Louise Ellman, the Labour chair of the Transport Select Committee, visited Israel and the Palestinian territories earlier this year as part of the Australia Israel UK Leadership Dialogue. In the debate she said: “Does the fact that Hamas is committed to the destruction of the state of Israel, that in 2005 Israel removed all its 9,000 settlers and soldiers from Gaza and that that was followed by Hamas firing thousands of rockets from civilian centres in Gaza targeted at Israeli citizens mean that Israel deserves full support in defending its citizens against this aggression?”
Richard Ottaway, the Conservative MP for Croydon South visited Israel in November 2011 as part of a Conservative Friends of Israel trip. He said: “Over the weekend, Israel was widely condemned for a military strike on an international media centre in Gaza in breach of the Geneva convention. Can my right hon. Friend confirm that it was in fact a base for Islamic Jihad and that the only person who lost their life was its military commander?” Neither made mention of the trip in their interventions – although some other MPs did.
Both MPs told The Independent that the Commons Speaker had consistently upheld the principle that there are “certain proceedings” where a declaration of interest may not be practicable, for example “oral questions”
It is not only Israeli lobbying groups paying for MPs’ trips to the region. The Sir Joseph Hotung Programme for Law, Human Rights and Peace building in the Middle East has spent over £30,000 paying for 26 MPs to visit the West Bank, Israel and Gaza since the election. But these visits were in fact organised by the Council for Advancing Arab British Relations, a pro-Palestinian outfit which admits it sees the conflict through an Arab perspective.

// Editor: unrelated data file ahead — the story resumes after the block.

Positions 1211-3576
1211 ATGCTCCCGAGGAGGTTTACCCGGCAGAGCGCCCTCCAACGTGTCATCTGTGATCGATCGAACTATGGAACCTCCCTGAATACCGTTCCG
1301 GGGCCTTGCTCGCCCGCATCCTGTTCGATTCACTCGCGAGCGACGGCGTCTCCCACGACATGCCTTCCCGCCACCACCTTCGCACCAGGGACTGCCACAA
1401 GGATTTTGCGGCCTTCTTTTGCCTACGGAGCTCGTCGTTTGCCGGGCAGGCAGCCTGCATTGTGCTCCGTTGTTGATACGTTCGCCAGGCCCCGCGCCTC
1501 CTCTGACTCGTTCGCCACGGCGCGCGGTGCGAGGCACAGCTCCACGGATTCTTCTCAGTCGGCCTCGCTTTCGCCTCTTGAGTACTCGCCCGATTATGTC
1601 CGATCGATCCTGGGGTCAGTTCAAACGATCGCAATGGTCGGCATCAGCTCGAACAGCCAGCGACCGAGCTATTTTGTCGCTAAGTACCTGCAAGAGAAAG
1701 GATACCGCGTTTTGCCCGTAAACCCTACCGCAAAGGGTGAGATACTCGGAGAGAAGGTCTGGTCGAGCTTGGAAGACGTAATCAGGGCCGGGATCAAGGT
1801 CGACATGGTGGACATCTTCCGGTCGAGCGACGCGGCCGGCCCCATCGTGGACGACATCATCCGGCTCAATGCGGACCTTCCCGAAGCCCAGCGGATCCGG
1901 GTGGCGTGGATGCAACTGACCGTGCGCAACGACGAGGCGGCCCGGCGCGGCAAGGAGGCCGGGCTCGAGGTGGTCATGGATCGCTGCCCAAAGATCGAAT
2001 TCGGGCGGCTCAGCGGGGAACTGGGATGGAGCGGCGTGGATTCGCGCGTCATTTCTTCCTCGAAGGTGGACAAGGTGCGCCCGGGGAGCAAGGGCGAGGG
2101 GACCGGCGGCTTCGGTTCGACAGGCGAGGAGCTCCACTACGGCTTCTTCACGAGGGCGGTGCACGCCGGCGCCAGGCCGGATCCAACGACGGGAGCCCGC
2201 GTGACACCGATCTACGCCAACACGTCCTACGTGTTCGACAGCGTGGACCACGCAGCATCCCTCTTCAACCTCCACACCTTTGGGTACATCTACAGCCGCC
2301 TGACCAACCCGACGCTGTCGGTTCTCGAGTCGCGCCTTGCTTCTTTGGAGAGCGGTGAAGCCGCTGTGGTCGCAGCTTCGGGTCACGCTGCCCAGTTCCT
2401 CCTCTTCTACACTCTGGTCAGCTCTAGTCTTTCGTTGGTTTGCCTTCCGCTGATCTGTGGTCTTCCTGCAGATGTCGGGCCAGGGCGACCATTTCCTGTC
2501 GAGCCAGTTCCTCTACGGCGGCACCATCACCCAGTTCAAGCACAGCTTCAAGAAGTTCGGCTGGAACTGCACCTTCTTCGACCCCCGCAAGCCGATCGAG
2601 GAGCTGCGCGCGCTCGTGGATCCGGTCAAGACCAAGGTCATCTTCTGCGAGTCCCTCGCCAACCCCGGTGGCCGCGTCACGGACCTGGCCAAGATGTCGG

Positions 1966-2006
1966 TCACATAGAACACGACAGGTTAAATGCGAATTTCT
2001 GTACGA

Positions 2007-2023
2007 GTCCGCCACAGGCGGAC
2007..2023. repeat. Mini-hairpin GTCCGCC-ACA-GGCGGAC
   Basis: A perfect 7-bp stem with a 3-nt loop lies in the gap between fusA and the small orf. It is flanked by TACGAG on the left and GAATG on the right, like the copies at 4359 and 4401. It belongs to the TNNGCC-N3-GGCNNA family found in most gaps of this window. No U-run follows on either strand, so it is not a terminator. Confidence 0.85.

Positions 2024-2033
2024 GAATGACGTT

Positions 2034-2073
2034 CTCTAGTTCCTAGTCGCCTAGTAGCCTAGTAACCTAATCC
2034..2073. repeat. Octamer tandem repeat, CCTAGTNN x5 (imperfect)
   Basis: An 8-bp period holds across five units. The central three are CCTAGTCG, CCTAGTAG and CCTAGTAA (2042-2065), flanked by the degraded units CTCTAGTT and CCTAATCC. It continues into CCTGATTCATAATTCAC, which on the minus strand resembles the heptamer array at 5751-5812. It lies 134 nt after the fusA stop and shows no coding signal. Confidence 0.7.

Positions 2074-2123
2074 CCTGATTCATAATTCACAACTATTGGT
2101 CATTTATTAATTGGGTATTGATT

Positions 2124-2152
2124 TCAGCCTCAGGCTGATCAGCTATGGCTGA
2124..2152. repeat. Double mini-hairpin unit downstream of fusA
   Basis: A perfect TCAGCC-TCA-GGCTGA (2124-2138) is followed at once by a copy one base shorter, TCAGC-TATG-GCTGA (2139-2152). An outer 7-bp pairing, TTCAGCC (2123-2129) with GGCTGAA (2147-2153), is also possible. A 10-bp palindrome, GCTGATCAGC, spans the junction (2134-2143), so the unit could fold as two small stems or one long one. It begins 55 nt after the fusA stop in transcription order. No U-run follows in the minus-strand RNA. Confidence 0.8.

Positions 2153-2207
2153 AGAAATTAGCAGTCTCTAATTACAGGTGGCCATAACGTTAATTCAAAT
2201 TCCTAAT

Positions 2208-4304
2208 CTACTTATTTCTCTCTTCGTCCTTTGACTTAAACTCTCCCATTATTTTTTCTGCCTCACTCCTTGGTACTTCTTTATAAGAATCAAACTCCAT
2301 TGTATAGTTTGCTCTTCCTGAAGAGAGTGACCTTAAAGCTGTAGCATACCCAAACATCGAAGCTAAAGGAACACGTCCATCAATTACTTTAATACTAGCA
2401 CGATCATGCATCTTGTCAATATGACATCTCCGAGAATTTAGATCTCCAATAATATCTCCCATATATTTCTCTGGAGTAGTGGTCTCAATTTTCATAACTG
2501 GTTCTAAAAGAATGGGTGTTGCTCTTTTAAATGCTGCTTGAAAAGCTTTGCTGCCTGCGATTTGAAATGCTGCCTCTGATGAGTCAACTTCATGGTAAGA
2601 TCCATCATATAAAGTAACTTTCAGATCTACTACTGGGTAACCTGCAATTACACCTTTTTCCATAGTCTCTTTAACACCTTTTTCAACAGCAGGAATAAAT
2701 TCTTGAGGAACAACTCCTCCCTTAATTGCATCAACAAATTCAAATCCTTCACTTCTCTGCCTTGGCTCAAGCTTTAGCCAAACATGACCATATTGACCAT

The Conservative Middle East Council, funded by a number of wealth Arab donors, has also spent over £16,000 taking nine MPs on visits.
A spokesman for the Council for Advancing Arab British Relations said: “More than anything these visits are about showing how people are struggling to survive under occupation.” But he added: “There is no point lecturing MPs. They have to come to their own conclusions.”
Overseas visits: The Rules
MPs are required to notify the House of the destination, date and purpose of their overseas travel when paid for by a third party and where the cost of the visit exceeds one per cent of an MPs annual salary.
The Code of Conduct states that they are also required to name the organisation, Government or company that funded the travel and the costs involved. Visits on behalf of or funded by Her Majesty’s Government are exempt from registration.
Any gift to the MP or any “material advantage” received from or on behalf of a company, organisation or person while overseas must be declared.
By Christopher York, The Huffington Post UK
November 20, 2012
Foreign Secretary William Hague will address the House of Commons today on the “terrible situation in Gaza”.